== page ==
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Jardinière, ca. 1893 Lucien Lévy–Dhurmer (French, 1865–1953); Clément Massier (French, 1844–1917) Golfe–Juan, France

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    Posted 7 years ago

    (32 items)

    The third image depicts Its mate at the Met. and the forth photo are mine.
    Description from The Met Museum...
    French ceramist Clément Massier first explored the aesthetic potential of metallic luster glazes in 1887, when he began collaborating with Lucien Lévy-Dhurmer. Lévy-Dhurmer was a collector of Hispano-Moresque ceramics decorated with iridescent glazes derived from metals such as copper, gold, and silver. The influence of the Spanish earthenware, with its bright, reflective metallic glazes, is evident in the objects he produced in Massier's studio during the nine years he was employed there, and Massier continued to explore the effects of luster glazes long after Lévy-Dhurmer's departure in 1896.
    To create the scattered copper-red oak leaves silhouetted against the mottled green and beige ground of this jardinière, Lévy-Dhurmer achieved a range of iridescent colors that give the surface a sense of depth not possible with more conventional glazes. The natural, organic quality of both the richly patterned luster glaze and the irregular shape, which resembles a large gourd, marks this highly original piece as a superb example of Art Nouveau ceramics.

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    1. SEAN68 SEAN68, 7 years ago
    2. Katzl Katzl, 7 years ago
      So, so gorgeuos!!!!
    3. cogito cogito, 7 years ago
      Now your talkin'! Amazing cache pot! These cache pots are also distinctive for their organic surfaces. I've only seen a few. Love yours. What are the dimensions? Any chance of an underside photo. One can never get enough attribution data for later comparison.
    4. fledermaus fledermaus, 7 years ago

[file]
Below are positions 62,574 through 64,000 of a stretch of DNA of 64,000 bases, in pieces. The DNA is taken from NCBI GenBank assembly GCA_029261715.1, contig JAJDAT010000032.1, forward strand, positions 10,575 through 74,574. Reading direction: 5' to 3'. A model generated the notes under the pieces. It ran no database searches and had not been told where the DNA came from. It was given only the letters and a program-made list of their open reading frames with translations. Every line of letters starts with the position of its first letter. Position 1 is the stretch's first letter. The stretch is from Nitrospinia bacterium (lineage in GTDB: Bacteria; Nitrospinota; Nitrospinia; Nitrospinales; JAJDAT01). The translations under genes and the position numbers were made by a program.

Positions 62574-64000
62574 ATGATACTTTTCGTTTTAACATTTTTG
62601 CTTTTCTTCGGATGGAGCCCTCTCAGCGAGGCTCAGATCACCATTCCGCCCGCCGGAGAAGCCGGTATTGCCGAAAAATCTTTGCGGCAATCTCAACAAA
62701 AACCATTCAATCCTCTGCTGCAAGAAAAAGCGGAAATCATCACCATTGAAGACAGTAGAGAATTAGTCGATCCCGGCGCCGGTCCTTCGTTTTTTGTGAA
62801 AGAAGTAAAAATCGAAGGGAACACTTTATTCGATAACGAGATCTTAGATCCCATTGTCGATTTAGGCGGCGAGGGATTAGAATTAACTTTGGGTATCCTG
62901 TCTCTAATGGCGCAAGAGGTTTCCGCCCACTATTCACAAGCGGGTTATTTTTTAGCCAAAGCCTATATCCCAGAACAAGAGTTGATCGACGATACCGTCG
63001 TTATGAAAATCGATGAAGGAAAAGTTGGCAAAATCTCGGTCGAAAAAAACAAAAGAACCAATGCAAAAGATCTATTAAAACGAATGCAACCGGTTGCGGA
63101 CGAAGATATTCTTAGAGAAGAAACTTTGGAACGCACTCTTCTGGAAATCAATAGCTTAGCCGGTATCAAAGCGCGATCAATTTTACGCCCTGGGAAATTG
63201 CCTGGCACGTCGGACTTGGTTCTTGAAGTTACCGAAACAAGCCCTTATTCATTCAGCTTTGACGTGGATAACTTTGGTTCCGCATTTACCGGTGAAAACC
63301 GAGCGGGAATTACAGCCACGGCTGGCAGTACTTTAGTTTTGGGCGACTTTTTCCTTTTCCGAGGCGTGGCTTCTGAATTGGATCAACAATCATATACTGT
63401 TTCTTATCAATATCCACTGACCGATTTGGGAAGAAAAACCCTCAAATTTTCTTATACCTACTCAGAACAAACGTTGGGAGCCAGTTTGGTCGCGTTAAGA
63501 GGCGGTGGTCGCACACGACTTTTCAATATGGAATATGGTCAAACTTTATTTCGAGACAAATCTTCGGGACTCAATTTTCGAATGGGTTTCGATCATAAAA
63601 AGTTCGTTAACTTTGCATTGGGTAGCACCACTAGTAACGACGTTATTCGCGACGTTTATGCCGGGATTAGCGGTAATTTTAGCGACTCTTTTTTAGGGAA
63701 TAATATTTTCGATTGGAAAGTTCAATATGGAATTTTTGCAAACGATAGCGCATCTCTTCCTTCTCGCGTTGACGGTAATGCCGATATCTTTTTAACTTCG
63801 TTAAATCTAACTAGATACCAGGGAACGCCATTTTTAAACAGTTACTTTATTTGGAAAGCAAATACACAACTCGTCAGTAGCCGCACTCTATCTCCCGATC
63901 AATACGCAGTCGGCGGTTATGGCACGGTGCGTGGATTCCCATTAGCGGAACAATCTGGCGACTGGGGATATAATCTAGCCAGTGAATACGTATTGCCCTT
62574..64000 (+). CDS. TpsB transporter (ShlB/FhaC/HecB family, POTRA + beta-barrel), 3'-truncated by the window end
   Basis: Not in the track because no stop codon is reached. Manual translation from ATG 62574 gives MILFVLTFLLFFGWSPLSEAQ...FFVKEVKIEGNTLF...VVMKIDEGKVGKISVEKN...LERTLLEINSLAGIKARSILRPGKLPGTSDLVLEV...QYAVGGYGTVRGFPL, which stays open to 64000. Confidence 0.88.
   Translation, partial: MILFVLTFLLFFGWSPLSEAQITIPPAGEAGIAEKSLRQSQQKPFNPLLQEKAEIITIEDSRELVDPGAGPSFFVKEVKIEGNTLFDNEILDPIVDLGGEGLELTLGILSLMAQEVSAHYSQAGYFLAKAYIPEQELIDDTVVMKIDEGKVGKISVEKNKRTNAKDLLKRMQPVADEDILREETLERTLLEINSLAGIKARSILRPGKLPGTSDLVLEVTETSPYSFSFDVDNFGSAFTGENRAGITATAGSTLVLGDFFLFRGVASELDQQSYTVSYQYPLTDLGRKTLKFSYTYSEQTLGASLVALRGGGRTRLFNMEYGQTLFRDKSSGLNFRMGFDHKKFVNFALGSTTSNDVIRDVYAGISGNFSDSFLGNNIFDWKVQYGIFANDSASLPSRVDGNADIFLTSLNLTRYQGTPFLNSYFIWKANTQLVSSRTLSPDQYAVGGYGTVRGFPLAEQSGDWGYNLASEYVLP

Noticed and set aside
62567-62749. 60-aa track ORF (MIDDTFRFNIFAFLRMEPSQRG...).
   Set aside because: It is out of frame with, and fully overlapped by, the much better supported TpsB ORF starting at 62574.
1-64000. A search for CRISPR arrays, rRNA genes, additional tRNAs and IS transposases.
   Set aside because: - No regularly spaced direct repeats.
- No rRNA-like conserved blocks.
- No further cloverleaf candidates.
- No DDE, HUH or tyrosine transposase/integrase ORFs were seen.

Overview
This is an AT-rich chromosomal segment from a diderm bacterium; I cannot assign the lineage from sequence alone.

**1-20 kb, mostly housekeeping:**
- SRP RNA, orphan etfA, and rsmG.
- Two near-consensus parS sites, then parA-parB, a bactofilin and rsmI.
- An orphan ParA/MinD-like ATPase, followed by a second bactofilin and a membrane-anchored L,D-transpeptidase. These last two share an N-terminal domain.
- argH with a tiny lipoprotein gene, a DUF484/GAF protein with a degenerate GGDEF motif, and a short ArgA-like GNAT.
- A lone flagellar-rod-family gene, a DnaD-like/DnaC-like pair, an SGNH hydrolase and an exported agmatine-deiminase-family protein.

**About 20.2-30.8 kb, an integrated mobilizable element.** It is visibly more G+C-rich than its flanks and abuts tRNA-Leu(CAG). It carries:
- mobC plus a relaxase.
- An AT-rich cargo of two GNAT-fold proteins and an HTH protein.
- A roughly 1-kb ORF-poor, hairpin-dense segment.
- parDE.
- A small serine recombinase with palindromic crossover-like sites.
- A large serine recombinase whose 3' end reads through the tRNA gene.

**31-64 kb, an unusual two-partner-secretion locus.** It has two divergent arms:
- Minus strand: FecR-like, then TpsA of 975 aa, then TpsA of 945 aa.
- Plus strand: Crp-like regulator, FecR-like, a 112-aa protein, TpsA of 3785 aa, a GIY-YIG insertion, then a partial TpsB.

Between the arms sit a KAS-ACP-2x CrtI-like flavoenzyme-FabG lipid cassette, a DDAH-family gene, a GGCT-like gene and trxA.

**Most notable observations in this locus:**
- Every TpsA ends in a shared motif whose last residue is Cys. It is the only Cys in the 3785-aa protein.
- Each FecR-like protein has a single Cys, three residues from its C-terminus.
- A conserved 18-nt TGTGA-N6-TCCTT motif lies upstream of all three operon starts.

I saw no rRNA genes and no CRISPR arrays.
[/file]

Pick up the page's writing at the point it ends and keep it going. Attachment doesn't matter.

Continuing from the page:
Looks like 9-10 h x 16 diameter. I love it! can't believe I found it. These pieces are so inspiring. I am working on some of my own new lustre pieces. Teaching myself Massier lustre technique is a very challenging and wonderful adventure.
    5. austrohungaro austrohungaro, 7 years ago
      Great to see you posting again! Thsi is an amazing item.
    6. fledermaus fledermaus, 7 years ago
      Sorry about MIA. I will post more now that school is finishing up. I have been looking and watching some. You are right Phil, I think it is more abstract and seems so modern. It is silky smooth to the touch!
    7. AnneLanders AnneLanders, 7 years ago
      beautiful vases, you are lucky to own one...
      they were however very far behind with their experimentation of glazes with lustre. John Hancock is recorded as having developed the technique in England at the turn of the century, around 1800. He is seen as the father of lustre. He then went on to run a moderately successful business but never really took lustre as far as he could.
      When you look at items like this is it any wonder the spread was so thin to get such high quality with amazing pieces as this.
    8. fledermaus fledermaus, 7 years ago
      Yes, I know they were experimenting with resin lusters. For me, Clement Massier was the one who combined the paste lustre and other flash techniques to the highest level ever. I am teaching myself, through much experimentation and research, the art of Massier and applying to my new art pottery works. Check out my works at
    9. austrohungaro austrohungaro, 7 years ago
      So glad this is being so inspiring for your work!
    10. fledermaus fledermaus, 7 years ago
      I just added my new pieces.

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